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I love music in TV shows – do you?

Music equaliser

It’s a bit like Marmite really, you either love it or you hate it. What are we talking about? Music in TV shows. Here’s Which? super-supporter Lee Beaumont on why music has an important place in the shows you watch.

I myself love music in TV shows. I can’t think of anything better than watching a really powerful moment and then to match it, a very powerful song plays alongside.

As an example, a few weeks ago I was watching an episode of Heartbeat’s The Royal where staff nurse Meryl Taylor sadly passes away. I was already on the edge of my seat, but when Gerry and the Pacemakers’ Don’t Let the Sun Catch You Crying started playing, that was it, I was gone – tears all over the place.

Another example is when Heartbeat has The Animals playing in an episode, I can’t stop singing ‘Oh lord please don’t let me be misunderstood’ for the rest of the day then.

We must really love music in our TV shows as ITV Yorkshire has even released more than 20 Heartbeat albums over the course of the 90s. If we hated the music, why would ITV have made so many albums? A lot of us must have been buying them.

Music of the past and present

I don’t just enjoy the music in TV shows that are set in the past. The first episode of the BBC’s Waterloo Road has Kaiser Chiefs’ I Predict A Riot playing right from the start. Plus, One Direction started trending on Twitter the first time one of their songs played in Coronation Street’s Rovers Return.

The BBC even has an app, BBC Playlister, where you can the save songs that play during BBC shows to a playlist so you can listen to them later. I could go on. To me it feels like everyone enjoys music in TV shows. And, let’s face it the shows would seem very flat and unemotional without it.

Do you enjoy a bit of One Direction in the Rovers while watching Steve McDonald eating his hotpot? What about Gerry and the Pacemakers playing when Claude Jeremiah Greengrass is up to no good over in Aidensfield?

This is a guest post from Which? super-supporter Lee Beaumont.

Comments
Member

One major part of TV lacking music is in sports programmes – football, cricket, bowls, Olympics, tennis…… Surely with the gaps between significant moments there is scope for the musical fanatics to insert their wares? I wonder why not. Long may it continue. So if not here, why do we have to tolerate it in other programmes? Is it a contract with the musicians’ union?

Member

I have just stopped watching another potentially interesting programme – How We Got to Now – because it was completely ruined by the maddening background so-called music. If programme makers insist on adding this noise to virtually every programme these days, why can’t we have a choice about listening to it in the same way that we can choose to use sub-titles? In many cases it is virtually impossible to hear what is being said, because speech is drowned by the added noise. My only choice these days is to switch off completely, which I do very often with the result that I hardly watch television at all.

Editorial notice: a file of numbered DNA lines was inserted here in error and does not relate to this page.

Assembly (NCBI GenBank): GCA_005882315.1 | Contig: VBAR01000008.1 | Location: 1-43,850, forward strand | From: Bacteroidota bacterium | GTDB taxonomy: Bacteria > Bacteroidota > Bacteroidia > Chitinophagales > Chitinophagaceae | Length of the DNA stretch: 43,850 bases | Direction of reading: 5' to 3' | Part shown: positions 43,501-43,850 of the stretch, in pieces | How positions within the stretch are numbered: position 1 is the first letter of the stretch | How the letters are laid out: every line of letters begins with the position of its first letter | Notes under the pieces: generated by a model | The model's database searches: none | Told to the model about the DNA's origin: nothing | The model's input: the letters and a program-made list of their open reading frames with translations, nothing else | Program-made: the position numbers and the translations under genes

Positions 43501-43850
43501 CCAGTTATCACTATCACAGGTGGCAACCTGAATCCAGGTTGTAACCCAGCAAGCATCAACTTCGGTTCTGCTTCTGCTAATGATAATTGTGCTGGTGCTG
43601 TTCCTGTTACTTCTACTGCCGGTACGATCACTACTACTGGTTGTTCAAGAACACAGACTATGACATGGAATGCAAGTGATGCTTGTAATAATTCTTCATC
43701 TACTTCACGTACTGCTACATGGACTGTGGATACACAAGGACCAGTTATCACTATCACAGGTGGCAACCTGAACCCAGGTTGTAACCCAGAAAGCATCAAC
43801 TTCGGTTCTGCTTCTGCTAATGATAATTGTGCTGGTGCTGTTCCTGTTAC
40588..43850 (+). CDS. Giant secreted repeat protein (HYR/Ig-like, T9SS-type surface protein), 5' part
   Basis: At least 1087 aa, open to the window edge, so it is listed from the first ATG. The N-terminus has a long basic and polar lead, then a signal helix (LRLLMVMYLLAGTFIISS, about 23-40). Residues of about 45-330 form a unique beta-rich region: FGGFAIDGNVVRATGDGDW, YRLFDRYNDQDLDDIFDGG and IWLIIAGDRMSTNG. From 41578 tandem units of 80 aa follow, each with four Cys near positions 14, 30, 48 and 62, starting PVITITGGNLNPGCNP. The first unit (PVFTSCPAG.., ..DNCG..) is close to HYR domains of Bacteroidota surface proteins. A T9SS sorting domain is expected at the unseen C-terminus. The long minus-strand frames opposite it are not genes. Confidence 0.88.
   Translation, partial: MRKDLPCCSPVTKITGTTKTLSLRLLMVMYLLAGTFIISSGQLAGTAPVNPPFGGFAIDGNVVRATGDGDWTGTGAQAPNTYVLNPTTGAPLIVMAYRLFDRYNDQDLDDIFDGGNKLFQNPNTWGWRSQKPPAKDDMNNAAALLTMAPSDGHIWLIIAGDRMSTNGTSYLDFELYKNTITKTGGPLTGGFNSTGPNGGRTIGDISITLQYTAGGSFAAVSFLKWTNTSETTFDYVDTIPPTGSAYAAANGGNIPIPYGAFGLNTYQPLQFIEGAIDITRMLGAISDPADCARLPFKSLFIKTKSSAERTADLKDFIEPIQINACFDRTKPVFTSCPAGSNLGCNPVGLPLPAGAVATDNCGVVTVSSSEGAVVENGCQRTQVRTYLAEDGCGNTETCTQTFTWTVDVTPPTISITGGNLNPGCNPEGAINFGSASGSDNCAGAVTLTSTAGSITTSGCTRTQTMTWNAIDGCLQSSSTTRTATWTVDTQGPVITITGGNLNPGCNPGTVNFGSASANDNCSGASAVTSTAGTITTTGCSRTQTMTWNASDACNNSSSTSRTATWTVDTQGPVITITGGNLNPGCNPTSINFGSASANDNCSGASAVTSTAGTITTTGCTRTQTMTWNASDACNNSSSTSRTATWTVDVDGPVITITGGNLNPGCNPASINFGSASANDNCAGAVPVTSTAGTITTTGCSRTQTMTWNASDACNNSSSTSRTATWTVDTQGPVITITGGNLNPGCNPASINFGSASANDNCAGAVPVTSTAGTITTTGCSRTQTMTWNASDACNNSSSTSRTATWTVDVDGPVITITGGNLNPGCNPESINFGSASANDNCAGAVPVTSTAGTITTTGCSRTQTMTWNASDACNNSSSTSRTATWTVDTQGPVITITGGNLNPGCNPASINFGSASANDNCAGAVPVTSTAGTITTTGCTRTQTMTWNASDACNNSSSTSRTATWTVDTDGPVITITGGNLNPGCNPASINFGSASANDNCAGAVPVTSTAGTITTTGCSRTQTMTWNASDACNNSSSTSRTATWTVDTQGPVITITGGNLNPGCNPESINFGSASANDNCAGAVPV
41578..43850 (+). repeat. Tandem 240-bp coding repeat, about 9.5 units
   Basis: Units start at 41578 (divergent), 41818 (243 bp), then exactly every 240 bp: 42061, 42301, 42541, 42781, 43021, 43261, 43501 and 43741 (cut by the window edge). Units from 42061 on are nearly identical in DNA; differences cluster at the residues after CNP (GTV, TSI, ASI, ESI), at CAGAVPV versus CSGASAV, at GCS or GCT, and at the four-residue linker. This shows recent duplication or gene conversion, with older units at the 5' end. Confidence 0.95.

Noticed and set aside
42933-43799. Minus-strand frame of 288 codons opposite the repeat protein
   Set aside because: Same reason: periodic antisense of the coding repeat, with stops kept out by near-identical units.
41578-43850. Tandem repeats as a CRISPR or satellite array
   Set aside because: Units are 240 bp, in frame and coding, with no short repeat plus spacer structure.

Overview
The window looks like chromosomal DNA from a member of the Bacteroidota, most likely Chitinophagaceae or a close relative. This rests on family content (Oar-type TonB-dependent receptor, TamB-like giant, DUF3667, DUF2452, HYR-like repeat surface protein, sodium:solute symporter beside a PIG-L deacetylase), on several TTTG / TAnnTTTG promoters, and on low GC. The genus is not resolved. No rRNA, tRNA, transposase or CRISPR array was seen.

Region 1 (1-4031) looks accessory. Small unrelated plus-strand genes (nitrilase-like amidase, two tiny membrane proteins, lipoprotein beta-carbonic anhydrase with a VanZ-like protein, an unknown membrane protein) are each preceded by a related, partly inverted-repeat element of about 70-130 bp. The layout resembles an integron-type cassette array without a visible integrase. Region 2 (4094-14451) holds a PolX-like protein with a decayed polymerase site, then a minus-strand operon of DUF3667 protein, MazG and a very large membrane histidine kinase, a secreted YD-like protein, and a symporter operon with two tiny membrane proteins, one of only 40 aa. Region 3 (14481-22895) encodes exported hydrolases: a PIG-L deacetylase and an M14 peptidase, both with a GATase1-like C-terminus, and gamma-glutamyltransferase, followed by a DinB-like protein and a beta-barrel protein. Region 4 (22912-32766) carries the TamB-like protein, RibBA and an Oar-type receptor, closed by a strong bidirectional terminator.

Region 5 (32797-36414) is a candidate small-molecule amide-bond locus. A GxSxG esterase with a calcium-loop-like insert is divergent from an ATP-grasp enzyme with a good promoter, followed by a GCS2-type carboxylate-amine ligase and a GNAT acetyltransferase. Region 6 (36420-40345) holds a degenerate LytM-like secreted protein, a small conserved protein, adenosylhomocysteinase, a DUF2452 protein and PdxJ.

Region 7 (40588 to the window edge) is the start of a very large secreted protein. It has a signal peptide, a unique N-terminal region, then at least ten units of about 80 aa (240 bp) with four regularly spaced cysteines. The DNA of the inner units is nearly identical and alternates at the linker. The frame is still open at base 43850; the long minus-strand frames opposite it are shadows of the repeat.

Member

We can turn subtitles on and off for TV programmes. It would be very welcome if we could do this with music too. Obviously this is not a solution for films, but being able to turn off music wherever possible would be a great help, especially to those with hearing difficulties.

I can live without music on the News, thank you.

Member
Vivienne says:
13 August 2015

I’m not averse to music on TV shows, but when it is so loud you can’t hear the dialogue, then it is very annoying. I have a hearing problem, and as I live in a flat, I wear headphones in order to listen without disturbing my neighbours. I am missing a lot of the dialogue because the accompanying music is too loud. Are the powers that be doing anything about this problem, as I imagine many viewers must be experiencing the same? If the programme makers are taking any notice, please tone it down to acceptable levels. Thank you, in anticipation!

Member
Craig says:
6 September 2016

What gets to me is when shows like The Walking Dead feel the need to fill the first/last 3 minutes with a musical track every episode. It feels repetitive, predictable and lazy. When used sparingly or to serve a particular purpose I am not against music being used in shows, but it does sometimes feel like the writers or directors just use it as a form of padding. This is particularly bad if the song doesn’t happen to be your cup of tea and serves to grate on your nerves until the track ends (I don’t like country/bluegrass at all so TWD and a few other series can have this effect on me at times).